The journey for two brothers starting up the first artisan distillery in Madison County began, fittingly enough, in the Appalachian mountains.
Jerrad and Jason Oakley have been working since 2013 to get their distillery in Edgewood up and running. Just recently, they have reached an agreement with a few local liquor stores, including 69 Liquors in Daleville, Lucky Liquors in Anderson and Mr. G's Liquor Store in Noblesville, to sell their moonshine.
Things are falling into place after a few years of hard work since the brothers first decided this was something they wanted to do.
Jason said they were riding motorcycles in the Appalachian mountains when a flat tire left them stranded on the side of the highway for hours waiting for help to arrive. He said in those hours, he and Jerrad were able to hash out their business plan for a distillery. From that trip, the Oakley Brothers Distillery was born.
"We had always made wine and beer, and we were really familiar with making spirits," Jason said. "So we decided to go for it."
The Oakley brothers currently sell two types of moonshine to the public: a traditional corn whiskey moonshine and an apple pie-flavored moonshine. They are working on a whiskey that will soon be available for purchase as well.
The moonshine process starts with Indiana corn that is brought into the distillery. The corn is mashed up and run through a still to create the clear, 90-proof moonshine that is then bottled. Some of the leftover mash is barreled, where it can age to become whiskey.
In the back room of the distillery, barrels full of whiskey in various stages of completion line the walls, waiting until they've reached the right age. The Oakleys said some of them will sit for years before they are ready.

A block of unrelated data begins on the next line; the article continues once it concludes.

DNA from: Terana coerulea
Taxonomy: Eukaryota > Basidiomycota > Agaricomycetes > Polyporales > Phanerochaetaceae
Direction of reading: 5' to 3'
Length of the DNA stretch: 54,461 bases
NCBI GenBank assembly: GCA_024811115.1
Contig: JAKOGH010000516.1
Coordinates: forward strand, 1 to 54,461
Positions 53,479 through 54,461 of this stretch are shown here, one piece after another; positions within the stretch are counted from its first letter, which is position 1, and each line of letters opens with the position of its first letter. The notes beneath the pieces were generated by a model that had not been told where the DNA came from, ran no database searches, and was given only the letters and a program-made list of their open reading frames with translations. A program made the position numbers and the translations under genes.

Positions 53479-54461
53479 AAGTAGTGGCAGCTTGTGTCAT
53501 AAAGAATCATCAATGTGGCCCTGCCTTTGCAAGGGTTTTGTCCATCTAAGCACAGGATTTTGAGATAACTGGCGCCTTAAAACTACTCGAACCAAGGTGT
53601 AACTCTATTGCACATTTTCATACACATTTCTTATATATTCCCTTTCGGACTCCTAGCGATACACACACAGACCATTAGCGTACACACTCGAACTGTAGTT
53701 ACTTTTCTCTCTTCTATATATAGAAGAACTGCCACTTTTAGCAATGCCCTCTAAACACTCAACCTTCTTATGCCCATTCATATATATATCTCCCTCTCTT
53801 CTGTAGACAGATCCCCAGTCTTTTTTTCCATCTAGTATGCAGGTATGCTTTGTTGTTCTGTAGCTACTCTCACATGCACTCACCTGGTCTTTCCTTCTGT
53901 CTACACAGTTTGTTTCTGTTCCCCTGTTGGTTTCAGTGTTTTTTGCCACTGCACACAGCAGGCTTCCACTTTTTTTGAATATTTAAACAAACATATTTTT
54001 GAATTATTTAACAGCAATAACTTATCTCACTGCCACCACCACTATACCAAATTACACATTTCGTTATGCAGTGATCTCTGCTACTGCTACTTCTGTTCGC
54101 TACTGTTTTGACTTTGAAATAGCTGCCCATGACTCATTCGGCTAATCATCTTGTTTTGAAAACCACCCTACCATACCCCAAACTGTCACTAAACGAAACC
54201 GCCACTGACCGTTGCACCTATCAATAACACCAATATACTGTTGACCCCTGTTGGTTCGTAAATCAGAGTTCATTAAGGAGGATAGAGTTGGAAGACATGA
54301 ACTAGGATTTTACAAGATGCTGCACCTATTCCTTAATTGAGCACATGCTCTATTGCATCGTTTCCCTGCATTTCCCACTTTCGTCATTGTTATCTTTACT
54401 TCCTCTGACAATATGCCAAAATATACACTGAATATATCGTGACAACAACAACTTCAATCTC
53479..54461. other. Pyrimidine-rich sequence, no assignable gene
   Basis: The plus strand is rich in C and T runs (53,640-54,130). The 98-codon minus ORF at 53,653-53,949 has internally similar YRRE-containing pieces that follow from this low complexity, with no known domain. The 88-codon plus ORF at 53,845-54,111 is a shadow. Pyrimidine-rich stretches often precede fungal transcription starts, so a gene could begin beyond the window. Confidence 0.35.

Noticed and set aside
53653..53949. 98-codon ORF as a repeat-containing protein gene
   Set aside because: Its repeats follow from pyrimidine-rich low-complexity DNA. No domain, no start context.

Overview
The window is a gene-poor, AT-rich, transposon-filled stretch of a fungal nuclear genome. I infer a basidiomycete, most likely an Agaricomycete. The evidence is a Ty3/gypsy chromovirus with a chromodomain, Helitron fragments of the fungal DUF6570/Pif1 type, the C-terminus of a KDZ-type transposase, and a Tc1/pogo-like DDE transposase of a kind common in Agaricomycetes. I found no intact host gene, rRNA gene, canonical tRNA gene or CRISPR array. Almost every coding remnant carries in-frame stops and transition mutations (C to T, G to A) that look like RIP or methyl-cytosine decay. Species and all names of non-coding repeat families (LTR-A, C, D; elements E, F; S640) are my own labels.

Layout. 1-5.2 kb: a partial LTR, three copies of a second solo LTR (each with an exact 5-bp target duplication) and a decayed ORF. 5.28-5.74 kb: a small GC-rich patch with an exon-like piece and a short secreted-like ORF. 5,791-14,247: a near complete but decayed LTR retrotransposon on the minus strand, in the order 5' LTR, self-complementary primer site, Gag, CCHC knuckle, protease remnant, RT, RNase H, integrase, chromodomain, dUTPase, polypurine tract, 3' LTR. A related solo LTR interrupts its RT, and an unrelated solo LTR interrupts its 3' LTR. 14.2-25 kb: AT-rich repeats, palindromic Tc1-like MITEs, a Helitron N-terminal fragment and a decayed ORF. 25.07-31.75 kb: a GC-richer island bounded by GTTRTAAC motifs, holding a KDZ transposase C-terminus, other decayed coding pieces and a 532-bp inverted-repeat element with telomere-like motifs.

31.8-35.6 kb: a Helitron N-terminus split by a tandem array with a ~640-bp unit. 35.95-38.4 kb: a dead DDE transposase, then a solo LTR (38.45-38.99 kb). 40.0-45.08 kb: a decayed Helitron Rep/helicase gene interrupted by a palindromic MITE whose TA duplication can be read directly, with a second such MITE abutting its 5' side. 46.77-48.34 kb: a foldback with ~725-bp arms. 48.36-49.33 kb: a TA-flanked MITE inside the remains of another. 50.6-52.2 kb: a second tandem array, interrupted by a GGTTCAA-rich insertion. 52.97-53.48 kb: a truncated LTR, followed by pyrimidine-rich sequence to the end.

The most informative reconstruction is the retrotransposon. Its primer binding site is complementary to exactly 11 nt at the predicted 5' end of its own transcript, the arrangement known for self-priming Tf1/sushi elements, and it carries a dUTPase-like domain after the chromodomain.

Most of the distillery looks like a mad scientist's lab, with testers and samples all neatly lined up. The brothers are very committed to making sure the alcohol is as good as it can be.
Getting to the point where they can finally start selling their alcohol took a little longer than the Oakleys expected.
"We thought it might be a six-month process to get on the shelf," Jerrad said. "And it took us a year and a half" to get it into stores.
Countless hours of examining ingredients, building a still and trying to find the right distilling process were poured into the process, but it seems like things are finally paying off.
"It's been fun," Jerrad said. "It's been an interesting process, but it's been fun."
Being a local brand has helped them get into stores and into people's homes.
Kirk Baird, a store manager at Mr. G's in Noblesville, said he likes to support local products, which is why he decided to give Indiana Moon a go. Baird said it is a little too early to tell how the product will be received.
"We're hoping to set up a tasting soon just to let people know about it," Baird said. "They're fairly new so they are feeling their way out."
In addition to Indiana Moon, Baird said Mr. G's also carries Still Moon, a moonshine made in Bloomington.